Johann Sebastian Bach (21 March 1685, – 28 July 1750) was the greatest composer of the baroque era. He created a vast output of concertos, cantatas, choral, organ and keyboard works; many of which are masterpieces that are still regularly performed in the concert hall and on disk.
Bach’s Mass in B minor, BWV232 is arguably his greatest piece of choral music; other notable examples being his St Matthew Passion, BWV244 and St John Passion, BWV245.
The B minor Mass provides a supreme example of the, then commonplace, practice of parody. (In this context the term refers merely to borrowing, rather than having the contemporary connotation of caricature.) What is most remarkable about the overall shape of the Mass in B Minor is the fact that Bach managed to shape such a coherent sequence of movements from diverse material. At most one or two sections of the mass were freshly composed, the remainder of the work being adapted from earlier cantata movements.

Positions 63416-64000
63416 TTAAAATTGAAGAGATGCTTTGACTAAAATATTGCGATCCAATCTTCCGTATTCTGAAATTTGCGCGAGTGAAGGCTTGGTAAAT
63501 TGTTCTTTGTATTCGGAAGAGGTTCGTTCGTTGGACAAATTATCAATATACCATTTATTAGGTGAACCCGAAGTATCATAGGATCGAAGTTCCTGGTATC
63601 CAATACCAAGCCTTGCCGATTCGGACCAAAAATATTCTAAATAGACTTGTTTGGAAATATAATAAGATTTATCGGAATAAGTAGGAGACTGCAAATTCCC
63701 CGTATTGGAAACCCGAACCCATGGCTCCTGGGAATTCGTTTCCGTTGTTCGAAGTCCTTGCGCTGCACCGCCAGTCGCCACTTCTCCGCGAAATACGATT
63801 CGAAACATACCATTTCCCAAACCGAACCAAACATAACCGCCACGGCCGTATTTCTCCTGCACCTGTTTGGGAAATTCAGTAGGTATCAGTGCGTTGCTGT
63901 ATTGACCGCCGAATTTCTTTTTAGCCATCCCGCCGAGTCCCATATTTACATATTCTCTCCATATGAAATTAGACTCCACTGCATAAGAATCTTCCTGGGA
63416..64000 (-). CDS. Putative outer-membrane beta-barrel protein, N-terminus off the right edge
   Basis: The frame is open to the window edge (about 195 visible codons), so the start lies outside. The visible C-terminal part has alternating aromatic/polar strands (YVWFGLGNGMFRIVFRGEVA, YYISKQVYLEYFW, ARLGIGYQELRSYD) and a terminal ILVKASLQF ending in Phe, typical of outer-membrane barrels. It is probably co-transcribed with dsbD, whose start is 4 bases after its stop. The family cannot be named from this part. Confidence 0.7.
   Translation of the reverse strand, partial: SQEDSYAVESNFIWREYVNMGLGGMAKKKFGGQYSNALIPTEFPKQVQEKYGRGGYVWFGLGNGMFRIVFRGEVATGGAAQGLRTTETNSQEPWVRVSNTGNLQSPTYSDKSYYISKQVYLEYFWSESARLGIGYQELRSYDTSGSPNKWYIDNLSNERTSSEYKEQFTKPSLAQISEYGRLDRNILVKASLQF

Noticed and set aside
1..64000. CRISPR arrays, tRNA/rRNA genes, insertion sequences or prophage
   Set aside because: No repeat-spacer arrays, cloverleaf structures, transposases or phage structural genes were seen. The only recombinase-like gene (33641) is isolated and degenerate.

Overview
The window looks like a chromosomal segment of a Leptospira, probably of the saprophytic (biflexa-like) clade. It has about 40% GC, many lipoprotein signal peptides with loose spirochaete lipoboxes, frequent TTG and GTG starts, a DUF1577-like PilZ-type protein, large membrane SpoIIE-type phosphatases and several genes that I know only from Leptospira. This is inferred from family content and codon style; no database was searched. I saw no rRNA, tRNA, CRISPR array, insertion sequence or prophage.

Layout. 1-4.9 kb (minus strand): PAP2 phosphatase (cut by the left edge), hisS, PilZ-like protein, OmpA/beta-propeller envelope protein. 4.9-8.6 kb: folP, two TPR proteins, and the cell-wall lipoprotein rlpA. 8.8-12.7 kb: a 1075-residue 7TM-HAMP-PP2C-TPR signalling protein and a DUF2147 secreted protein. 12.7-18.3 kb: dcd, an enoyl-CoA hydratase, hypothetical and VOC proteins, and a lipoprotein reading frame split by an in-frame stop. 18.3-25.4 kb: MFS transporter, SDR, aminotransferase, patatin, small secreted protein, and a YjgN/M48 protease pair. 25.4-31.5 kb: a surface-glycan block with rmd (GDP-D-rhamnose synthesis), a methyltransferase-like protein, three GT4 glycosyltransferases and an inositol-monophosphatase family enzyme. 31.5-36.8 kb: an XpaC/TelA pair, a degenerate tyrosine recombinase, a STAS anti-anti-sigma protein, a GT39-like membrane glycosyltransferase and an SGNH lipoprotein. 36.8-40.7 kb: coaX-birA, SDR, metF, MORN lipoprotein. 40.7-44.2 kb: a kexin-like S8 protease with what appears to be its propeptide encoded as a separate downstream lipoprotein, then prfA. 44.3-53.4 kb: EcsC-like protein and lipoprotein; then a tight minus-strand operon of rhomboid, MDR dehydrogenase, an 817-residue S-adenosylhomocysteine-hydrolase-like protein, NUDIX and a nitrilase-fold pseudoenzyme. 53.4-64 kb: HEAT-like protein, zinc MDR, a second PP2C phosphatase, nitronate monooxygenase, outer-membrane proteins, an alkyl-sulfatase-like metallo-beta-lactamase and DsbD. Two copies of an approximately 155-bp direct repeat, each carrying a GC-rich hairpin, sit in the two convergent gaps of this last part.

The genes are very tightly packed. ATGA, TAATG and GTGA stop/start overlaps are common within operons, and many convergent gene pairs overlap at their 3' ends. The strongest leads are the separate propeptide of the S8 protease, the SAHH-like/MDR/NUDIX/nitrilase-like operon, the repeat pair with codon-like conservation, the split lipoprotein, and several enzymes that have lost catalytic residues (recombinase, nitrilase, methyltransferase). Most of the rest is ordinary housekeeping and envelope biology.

The original manuscript shows that Bach divided the Mass into four major sections. The first section is the Missa, and includes the Kyrie and Gloria. The second is the Symbolum Nicenum (or the Credo). The third consists of a single movement, the Sanctus, and the fourth is entitled Osanna, Benedictus, Agnus Dei et Dona nobis pacem.
We have selected a quite recent recording from Concerto Copenhagen on the CPO label. Concerto Copenhagen is the leading Scandinavian ensemble for historical performance practice. The ensemble, under its current artistic director Lars Ulrik Mortensen, is currently gaining worldwide recognition as one of the most remarkable and imaginative orchestras in the period performance movement. This SACD contains a wonderful, moving performance that is full of musical insight but is not over-contrived in the way that some recent ‘historically informed’ releases have been. Listen and let us know what you think.